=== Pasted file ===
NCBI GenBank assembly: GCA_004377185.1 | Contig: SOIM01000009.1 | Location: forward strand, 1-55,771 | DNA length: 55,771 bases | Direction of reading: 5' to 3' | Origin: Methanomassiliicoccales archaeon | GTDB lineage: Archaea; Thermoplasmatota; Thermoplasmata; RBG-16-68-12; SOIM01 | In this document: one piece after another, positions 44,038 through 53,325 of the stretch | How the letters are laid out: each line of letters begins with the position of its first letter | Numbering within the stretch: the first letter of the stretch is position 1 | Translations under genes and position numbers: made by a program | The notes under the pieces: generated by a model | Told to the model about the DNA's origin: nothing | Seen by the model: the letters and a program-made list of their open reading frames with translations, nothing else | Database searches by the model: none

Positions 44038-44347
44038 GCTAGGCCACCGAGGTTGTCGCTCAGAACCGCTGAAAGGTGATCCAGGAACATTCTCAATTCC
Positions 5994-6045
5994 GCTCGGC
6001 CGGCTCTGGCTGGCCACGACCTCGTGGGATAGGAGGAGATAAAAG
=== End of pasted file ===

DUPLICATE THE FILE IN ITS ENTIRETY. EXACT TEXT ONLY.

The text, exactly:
NCBI GenBank assembly: GCA_004377185.1 | Contig: SOIM01000009.1 | Location: forward strand, 1-55,771 | DNA length: 55,771 bases | Direction of reading: 5' to 3' | Origin: Methanomassiliicoccales archaeon | GTDB lineage: Archaea; Thermoplasmatota; Thermoplasmata; RBG-16-68-12; SOIM01 | In this document: one piece after another, positions 44,038 through 53,325 of the stretch | How the letters are laid out: each line of letters begins with the position of its first letter | Numbering within the stretch: the first letter of the stretch is position 1 | Translations under genes and position numbers: made by a program | The notes under the pieces: generated by a model | Told to the model about the DNA's origin: nothing | Seen by the model: the letters and a program-made list of their open reading frames with translations, nothing else | Database searches by the model: none

Positions 44038-44347
44038 GCTAGGCCACCGAGGTTGTCGCTCAGAACCGCTGAAAGGTGATCCAGGAACATTCTCAATTCC
Positions 5994-6045
5994 GCTCGGC
6001 CGGCTCTGGCTGGCCACGACCTCGTGGGATAGGAGGAGATAAAAG